Paradise Missed

Errol & Olivia by Robert Matzen

Dakota Fanning as Beverly Aadland and Kevin Kline as Errol Flynn in the fanciful and largely unseen “The Last of Robin Hood.”

I finally got around to watching The Last of Robin Hood, the 2013 curio made by Wash Westmoreland and the late Richard Glatzer and starring a powerhouse threesome of Kevin Kline, Susan Sarandon, and Dakota Fanning. When word of this production got out, fans of the late Errol Flynn asked: If you want to make a picture about Flynn, why focus on the last two miserable years of his life? Why not tell the story of Errol in his heyday? Well, it’s obvious that…

Actually there’s nothing obvious about why this film was made; I sat as it unspooled wondering who invested money in this production, and how the stars were convinced to participate, and who was expected to go see it, and why. It couldn’t get a distribution deal for the longest time and then when it did, release was limited. The very fact that I wrote two books about Flynn yet it took me a couple years beyond release to bother to see it says something about the desirability of the product, well, in this house, anyway.

Errol & Olivia by Robert Matzen

The real Beverly Aadland soon after Errol’s death. She was a natural beauty and by all accounts a sweet soul. And I have to ask: Does she look 17 years old to you? Maybe a tad bit older?

In a nutshell, the plot centers around a Hollywood hopeful named Beverly Aadland toiling away at Warner Bros. in 1957, when she is spotted by Errol Flynn. He’s back on the lot where he was once a contract star, this time playing near-death John Barrymore and way past his prime. Errol arranges to meet Beverly, has sex with her against her will (assuming as he does that she like all other females wants to feel the sword of the master). Then she falls for him and the romance of their lives ensues. But there’s a catch: he’s 48. She’s 15. She swears she’s legal but she isn’t; her stage mother Flo had arranged for a fake birth certificate to back up the fact that this girl looked much older than her years. Really she did. When the real Beverly was 13, she already looked like a full-fledged adult.

There are things to like about The Last of Robin Hood. The production design has a nice 1950s feel, with icily muted color tones. The screenplay has a cheeky vibe for the first 45 minutes. The stars are perfect. These are Academy Award performers letting it all hang out and they nail it—down to Kevin Kline’s rendition of Flynn’s odd Aussie/Tasmanian/English accent. Dakota Fanning is Beverly Aadland—we get that she feels Beverly at a soul-to-soul level. Beverly’s mother, Florence Aadland, could only ever wish she were the babe-version portrayed by Susan Sarandon, a basically good-hearted mom (or is she?) who can’t resist the lure of Hollywood. Flo has no idea how overmatched she is by people like Errol Flynn.

Errol & Olivia by Robert Matzen

In a scene vividly and accurately capturing reality, Fanning as Aadland is ambushed by reporters in the wake of Flynn’s death by heart attack.

As for Kevin Kline as Flynn, I (and many others) always thought he would make a perfect Errol from the days of The Pirates of Penzance. But the years passed and it kept not happening. He absolutely nails it in Last, as in, he depicts the guy his fans always imagined Errol Flynn should be at age 48, this elegant, dashing, aging-but-dignified movie star back to conquer Hollywood one last time.

At one point early on Beverly sees Flynn’s jaggy question mark stitched into some garment he’s wearing and asks what it means. And he says it means he questions things, but this throwaway moment had the potential to represent a theme in the picture: The jaggy question mark represented his cynicism about those people who were out to get him, people like the reporters who went after Flynn for living with an underage lover. How hard would it have been for the writers/directors to have tied the question mark into the scenes of “poor” Beverly collapsing as the press mobbed her at the airport after Errol’s sudden death from a heart attack?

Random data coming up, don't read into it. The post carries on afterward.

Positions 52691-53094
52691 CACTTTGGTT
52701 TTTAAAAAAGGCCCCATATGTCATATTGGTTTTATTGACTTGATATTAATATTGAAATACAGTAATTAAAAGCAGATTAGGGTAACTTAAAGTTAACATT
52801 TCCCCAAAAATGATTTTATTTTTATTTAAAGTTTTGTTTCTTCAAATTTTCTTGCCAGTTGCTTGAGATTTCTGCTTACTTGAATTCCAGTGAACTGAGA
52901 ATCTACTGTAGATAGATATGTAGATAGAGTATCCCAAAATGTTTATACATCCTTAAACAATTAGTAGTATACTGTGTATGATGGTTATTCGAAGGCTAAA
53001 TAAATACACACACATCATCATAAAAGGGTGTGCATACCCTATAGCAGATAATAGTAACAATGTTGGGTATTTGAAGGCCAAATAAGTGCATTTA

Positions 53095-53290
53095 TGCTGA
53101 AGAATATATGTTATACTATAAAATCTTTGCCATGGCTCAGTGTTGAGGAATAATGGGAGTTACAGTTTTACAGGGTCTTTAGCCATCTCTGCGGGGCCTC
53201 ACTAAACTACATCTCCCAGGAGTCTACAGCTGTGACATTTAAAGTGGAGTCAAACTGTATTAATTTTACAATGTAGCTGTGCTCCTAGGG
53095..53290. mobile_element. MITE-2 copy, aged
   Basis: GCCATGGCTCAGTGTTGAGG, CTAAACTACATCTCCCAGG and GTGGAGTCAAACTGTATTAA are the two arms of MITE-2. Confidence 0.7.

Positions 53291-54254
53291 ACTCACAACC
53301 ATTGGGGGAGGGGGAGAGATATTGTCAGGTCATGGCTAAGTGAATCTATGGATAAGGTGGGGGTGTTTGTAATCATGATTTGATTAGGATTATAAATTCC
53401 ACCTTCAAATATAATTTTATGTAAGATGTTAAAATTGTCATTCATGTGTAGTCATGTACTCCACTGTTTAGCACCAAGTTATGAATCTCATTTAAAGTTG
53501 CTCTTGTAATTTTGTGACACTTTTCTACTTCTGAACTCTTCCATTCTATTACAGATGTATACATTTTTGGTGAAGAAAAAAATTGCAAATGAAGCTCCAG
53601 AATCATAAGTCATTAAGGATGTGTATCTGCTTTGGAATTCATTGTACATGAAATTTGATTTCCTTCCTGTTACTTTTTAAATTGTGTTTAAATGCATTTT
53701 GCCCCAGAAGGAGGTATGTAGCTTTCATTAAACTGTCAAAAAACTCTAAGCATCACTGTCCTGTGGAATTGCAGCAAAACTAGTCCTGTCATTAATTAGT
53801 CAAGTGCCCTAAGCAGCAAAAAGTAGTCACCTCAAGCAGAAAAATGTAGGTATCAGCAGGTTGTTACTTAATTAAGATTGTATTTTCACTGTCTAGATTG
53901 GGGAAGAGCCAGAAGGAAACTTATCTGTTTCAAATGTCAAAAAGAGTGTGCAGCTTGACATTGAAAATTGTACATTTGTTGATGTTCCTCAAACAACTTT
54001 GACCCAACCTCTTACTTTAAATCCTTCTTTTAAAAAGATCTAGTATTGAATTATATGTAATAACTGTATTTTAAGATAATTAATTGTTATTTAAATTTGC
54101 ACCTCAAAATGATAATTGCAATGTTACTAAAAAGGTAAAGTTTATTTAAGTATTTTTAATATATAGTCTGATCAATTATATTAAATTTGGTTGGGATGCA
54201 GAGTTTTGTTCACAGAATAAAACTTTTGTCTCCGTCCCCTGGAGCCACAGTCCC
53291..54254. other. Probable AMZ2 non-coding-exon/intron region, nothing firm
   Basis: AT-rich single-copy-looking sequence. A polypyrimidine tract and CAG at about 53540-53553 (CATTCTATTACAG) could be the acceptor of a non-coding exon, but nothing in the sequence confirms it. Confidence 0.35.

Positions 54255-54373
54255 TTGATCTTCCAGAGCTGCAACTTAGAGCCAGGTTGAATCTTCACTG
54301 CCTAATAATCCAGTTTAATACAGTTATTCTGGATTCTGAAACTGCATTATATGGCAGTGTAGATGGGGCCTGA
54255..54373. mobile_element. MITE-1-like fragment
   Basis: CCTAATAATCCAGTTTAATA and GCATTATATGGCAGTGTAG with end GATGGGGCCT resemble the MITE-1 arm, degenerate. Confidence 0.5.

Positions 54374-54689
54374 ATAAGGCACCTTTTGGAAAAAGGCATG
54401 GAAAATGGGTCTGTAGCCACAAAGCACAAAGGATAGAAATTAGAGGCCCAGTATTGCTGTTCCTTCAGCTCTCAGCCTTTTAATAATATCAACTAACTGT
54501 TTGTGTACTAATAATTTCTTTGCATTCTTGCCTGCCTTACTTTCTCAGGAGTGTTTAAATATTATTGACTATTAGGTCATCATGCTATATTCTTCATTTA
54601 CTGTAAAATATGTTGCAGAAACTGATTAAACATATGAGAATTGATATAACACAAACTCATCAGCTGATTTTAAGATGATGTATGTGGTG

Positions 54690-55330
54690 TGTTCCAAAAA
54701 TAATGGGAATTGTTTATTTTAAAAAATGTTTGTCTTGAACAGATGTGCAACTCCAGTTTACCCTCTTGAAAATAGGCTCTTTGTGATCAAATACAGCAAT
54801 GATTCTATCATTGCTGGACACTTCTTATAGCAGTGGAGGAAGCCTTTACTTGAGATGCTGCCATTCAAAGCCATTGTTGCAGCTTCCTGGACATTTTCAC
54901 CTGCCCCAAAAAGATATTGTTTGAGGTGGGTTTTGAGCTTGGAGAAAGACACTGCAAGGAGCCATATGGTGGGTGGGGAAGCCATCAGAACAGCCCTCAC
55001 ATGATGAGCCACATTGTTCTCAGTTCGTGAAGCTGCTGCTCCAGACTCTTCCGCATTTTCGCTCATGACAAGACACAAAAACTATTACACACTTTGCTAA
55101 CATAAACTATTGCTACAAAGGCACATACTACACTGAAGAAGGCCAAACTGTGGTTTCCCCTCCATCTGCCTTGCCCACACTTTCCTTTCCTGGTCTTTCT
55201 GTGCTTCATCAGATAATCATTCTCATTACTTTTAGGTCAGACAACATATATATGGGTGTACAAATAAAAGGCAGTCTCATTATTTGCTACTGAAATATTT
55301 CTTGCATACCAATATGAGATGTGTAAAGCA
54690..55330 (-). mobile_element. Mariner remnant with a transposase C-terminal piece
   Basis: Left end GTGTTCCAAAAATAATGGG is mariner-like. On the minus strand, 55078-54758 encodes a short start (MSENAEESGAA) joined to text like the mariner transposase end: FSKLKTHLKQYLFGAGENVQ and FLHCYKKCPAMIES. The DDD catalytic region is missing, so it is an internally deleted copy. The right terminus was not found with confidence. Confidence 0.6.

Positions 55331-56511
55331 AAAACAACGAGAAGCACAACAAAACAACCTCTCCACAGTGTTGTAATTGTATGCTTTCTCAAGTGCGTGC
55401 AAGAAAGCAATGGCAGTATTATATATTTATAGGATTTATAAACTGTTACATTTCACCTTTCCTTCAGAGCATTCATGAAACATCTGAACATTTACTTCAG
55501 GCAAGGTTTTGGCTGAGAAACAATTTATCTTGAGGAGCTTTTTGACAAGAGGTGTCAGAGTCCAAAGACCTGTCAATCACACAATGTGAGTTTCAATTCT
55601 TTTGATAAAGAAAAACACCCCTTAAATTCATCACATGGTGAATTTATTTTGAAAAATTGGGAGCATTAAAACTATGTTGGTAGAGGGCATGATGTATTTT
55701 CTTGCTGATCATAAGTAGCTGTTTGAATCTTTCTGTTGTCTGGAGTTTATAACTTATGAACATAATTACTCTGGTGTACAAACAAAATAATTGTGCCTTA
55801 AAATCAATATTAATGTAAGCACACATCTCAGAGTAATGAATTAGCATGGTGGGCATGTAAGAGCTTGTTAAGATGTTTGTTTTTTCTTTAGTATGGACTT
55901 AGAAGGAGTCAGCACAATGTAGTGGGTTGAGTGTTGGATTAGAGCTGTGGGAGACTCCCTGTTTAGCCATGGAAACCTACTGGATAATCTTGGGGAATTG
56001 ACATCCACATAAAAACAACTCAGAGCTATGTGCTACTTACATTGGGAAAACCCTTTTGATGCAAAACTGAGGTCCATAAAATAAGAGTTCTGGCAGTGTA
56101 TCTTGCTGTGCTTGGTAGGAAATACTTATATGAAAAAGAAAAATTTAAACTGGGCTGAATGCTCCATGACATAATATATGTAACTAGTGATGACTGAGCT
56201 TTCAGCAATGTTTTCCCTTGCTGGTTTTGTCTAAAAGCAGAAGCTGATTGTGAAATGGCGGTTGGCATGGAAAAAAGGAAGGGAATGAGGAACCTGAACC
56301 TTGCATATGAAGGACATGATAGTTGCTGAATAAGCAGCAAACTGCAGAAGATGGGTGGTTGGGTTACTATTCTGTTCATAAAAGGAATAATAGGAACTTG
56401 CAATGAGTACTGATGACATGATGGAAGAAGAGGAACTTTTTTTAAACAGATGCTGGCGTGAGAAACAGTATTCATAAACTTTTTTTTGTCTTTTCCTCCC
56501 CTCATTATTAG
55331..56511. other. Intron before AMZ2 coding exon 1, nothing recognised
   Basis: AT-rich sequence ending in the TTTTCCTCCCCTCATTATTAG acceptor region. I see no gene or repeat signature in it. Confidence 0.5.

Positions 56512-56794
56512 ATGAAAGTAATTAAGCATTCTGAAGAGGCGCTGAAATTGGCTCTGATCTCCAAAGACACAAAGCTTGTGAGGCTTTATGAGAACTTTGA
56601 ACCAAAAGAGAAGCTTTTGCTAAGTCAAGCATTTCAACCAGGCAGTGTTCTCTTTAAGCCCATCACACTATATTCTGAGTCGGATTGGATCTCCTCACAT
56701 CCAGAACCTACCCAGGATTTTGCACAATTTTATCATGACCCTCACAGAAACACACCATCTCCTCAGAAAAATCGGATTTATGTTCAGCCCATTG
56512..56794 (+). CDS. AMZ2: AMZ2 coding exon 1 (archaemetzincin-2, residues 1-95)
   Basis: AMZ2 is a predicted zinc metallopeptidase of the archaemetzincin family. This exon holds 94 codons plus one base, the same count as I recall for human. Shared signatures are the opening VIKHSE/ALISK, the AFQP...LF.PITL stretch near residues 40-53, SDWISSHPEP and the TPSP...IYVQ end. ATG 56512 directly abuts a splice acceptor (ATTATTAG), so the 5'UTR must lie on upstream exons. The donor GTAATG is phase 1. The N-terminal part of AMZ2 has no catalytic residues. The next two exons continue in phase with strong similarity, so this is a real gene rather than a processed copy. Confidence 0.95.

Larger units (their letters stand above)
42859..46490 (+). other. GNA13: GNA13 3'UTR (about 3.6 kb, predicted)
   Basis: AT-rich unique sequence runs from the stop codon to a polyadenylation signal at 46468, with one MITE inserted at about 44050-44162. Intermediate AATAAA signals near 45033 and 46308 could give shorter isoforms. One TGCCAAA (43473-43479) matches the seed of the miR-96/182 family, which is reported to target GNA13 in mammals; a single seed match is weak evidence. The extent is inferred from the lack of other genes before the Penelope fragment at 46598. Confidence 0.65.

Oh, sorry. Spoiler alert.

A disclaimer at the beginning of the picture would have helped: Any resemblance between this Errol Flynn and the real one is entirely coincidental. In truth, you didn’t want to spend an evening with the real Flynn by this point in his life. He was so debauched people didn’t recognize him—not even his frequent co-star and past love, Olivia de Havilland. He was by now the sum of thousands of bad decisions in his life, including washing down hard drugs with a fifth of vodka a day to ease the pain of having no money and few prospects. And he was a mean man, as described by Earl Conrad in Errol Flynn: A Memoir. Only an enabler would say that Errol Flynn was screwed over by life; Errol screwed himself over with all those bad decisions, one of them being to chase teenaged girls around.

Errol & Olivia by Robert Matzen

Sorry folks, but this is the real Flynn in 1959. Paunchy, boozy, miserable. Bev looks awesome, though, and check out the caption where it says she’s 22.

Which leads me to the most perplexing thing about The Last of Robin Hood. Why in the world did the filmmakers choose this story about a man nearing 50 but looking older (cue the creepiness factor) having a sexual relationship with a girl who ages from 15 to 17? In our politically correct world, are you kidding?? We can’t feel sympathy for the predatory male, or for the girl who’s date-raped but stays with her attacker, or for the mother who wants her daughter to be a good girl on the one hand but play the Hollywood game on the other. It’s a fact that Flynn and Aadland had a close relationship, and a successful one—proving once again that you fall in love with who you fall in love with, and after a certain point, if the love is grand enough, it’s up to the world to deal with it. Flynn-Aadland was a salacious story when Flo Aadland sold it in The Big Love, a sleazy paperback published shortly after Flynn’s death. In our more enlightened age—actually I don’t think it’s more enlightened at all; I think it’s a more judgmental age and just as morally uptight—the Flynn-Aadland story simply couldn’t have succeeded in feature motion picture form as anything other than somebody’s tax write-off. It’s just a shame the three leads were wasted in this sanitized, superficial little fantasy version of complex, real-life happenings.